reference request – Closed manifolds of nonnegative curvature operator are symmetric spaces

In an online webinar, I heard (not directly) the statement that (closed) manifolds of nonnegative curvature operator $mathcal{R}geq 0$ are symmetric spaces. Is this a valid theorem? Any reference that contains its proof? I am not sure that in the above statement whether “positive curvature” is a part of assumptions or not.

So by the above claim, it seems that $mathcal{R}geq 0iff$ $M$ is symmetric space!

Can the Upgrade: header have spaces between the comma?

This is probably best answered by the RFC defining HTTP headers: RFC 2616.

In section 4.2, defining the general form of headers, is written:

Any LWS (linear white space)
that occurs between field-content MAY be replaced with a single SP
before interpreting the field value or forwarding the message

And the header format:

   message-header = field-name ":" ( field-value )
   field-name     = token
   field-value    = *( field-content | LWS )
   field-content  = <the OCTETs making up the field-value
                    and consisting of either *TEXT or combinations
                    of token, separators, and quoted-string>

Note the section about field-content.
The section describing the upgrade header in special, 14.42, does not mention any further restrictions. This is why my answer to your question is:
Yes, space in between the values should be legal.

Sorry about citing the wrong RFC, the correct one is RFC7231 – but my answer is still valid, see Appendix B. This section lists the changes from the obsolete RFC 2616, and a change of the header format is not listed.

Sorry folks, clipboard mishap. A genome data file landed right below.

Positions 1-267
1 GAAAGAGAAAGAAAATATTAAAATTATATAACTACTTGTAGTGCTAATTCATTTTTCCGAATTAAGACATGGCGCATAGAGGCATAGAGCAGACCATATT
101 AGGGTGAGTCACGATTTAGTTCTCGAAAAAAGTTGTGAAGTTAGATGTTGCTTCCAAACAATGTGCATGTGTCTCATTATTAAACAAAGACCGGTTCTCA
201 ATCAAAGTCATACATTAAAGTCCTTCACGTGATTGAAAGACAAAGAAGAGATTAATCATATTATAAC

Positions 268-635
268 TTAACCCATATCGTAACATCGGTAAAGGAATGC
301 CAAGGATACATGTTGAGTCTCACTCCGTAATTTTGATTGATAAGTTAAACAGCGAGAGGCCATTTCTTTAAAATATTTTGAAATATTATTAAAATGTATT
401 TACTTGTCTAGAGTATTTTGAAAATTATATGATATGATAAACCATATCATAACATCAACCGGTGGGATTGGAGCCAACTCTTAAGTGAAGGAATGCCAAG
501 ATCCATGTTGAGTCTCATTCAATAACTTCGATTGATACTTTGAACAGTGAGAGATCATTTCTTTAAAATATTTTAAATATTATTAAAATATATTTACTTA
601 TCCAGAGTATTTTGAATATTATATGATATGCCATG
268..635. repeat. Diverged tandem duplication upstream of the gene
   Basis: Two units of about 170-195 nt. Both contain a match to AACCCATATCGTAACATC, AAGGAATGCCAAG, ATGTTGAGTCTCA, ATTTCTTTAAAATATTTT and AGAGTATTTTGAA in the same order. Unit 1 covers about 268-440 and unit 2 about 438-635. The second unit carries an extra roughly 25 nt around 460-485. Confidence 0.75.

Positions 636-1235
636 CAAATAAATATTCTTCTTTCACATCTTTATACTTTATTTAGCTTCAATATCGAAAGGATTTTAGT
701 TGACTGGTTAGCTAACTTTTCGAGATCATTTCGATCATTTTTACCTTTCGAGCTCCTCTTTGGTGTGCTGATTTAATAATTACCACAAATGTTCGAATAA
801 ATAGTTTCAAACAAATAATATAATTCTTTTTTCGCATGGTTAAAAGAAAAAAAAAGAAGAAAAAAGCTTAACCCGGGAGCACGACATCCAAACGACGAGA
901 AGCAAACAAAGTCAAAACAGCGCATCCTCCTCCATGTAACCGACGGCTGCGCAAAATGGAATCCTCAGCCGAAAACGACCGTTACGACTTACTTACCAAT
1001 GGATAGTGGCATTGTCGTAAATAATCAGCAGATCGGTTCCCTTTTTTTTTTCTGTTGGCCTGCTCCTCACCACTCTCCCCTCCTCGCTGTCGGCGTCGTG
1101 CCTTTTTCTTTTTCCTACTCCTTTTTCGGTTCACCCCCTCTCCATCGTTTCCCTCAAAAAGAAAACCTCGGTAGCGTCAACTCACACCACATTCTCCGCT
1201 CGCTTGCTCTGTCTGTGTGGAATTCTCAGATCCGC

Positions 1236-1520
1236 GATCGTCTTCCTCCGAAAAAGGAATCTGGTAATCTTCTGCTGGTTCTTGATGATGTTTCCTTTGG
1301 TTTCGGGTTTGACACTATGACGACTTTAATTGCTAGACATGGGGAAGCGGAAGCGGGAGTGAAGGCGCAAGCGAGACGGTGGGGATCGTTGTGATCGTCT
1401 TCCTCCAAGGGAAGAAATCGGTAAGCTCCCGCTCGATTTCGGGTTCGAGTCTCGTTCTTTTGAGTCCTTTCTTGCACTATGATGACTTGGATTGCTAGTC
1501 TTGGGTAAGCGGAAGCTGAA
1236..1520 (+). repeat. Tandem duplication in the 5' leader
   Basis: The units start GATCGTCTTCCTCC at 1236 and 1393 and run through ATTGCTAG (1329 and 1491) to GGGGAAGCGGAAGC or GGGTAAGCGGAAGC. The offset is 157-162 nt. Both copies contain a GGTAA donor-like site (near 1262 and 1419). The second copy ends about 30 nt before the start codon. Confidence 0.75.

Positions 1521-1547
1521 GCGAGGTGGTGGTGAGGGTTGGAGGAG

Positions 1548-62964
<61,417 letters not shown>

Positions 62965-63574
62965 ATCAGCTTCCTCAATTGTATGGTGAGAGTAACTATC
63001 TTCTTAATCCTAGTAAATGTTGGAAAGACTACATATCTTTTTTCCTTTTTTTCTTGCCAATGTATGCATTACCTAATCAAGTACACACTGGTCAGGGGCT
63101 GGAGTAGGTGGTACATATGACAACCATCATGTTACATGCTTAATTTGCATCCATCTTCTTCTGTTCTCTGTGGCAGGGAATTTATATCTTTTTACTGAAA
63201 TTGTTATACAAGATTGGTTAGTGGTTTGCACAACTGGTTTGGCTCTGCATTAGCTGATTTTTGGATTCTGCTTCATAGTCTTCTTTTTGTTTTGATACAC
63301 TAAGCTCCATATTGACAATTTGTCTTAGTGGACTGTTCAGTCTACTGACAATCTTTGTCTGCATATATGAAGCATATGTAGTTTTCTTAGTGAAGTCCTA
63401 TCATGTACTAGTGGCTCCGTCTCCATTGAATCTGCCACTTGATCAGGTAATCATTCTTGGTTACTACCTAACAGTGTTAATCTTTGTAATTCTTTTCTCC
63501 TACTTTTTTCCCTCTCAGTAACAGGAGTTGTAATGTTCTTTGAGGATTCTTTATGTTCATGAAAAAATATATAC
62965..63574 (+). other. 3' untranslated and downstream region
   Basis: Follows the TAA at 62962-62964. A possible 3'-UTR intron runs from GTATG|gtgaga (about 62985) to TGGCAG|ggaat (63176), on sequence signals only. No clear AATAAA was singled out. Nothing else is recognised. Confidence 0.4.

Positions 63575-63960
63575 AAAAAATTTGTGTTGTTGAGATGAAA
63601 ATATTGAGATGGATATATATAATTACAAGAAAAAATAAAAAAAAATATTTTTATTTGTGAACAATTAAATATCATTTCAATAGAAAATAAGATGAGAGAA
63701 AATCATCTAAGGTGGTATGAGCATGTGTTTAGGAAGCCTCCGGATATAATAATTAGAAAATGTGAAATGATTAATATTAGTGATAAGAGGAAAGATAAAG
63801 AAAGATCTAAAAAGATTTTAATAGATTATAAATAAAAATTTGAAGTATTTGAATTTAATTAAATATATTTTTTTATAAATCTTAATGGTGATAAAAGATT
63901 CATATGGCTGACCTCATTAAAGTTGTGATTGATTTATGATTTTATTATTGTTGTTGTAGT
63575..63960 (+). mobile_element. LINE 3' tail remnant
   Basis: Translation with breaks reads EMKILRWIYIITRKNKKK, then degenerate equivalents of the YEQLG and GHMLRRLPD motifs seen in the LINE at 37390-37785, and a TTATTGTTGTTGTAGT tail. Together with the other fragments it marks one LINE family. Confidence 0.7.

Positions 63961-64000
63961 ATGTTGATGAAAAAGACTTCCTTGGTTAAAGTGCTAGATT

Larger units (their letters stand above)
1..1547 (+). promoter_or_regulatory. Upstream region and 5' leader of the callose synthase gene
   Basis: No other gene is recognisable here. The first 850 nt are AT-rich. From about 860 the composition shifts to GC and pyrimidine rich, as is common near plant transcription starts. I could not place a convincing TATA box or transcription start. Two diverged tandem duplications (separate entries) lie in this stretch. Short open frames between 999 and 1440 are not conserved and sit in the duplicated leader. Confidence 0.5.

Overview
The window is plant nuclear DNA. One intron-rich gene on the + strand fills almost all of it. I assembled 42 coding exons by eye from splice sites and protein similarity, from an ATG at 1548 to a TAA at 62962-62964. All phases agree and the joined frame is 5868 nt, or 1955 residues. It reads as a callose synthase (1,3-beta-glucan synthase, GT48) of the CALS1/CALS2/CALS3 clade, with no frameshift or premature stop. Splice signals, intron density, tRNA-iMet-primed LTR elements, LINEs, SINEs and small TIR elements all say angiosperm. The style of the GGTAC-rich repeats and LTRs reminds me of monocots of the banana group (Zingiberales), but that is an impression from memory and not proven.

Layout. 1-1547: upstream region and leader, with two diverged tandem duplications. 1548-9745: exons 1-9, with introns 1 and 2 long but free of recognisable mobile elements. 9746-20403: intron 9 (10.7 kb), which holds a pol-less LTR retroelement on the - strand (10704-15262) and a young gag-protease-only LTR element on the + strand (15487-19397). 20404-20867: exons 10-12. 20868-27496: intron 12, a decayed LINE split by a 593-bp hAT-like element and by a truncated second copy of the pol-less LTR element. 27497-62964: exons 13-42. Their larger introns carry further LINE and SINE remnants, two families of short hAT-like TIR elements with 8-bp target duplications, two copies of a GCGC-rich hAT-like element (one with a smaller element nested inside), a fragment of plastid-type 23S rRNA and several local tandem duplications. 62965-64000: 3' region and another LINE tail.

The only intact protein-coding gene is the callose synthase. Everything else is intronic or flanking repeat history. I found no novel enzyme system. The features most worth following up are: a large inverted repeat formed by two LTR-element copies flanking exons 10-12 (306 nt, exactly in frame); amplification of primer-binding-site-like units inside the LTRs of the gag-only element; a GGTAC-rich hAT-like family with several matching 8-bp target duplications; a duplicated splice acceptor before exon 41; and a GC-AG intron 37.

The new definition, which is quite similiar, is found in RFC 7230, Secion 3.2:

 header-field   = field-name ":" OWS field-value OWS

 field-name     = token
 field-value    = *( field-content / obs-fold )
 field-content  = field-vchar ( 1*( SP / HTAB ) field-vchar )
 field-vchar    = VCHAR / obs-text

 obs-fold       = CRLF 1*( SP / HTAB )
                ; obsolete line folding
                ; see Section 3.2.4

templates – strange spaces in the Footer HTML/CSS

templates – strange spaces in the Footer HTML/CSS – Stack Overflow

reference request – Definition of pointed Gromov-Hausdorff convergence for metric spaces

Whereas the definition of Gromov-Hausdorff convergence for compact metric spaces seems to be standard, difference sources seem to give slightly different definitions of pointed Gromov-Hausdorff convergence for (noncompact) pointed metric spaces.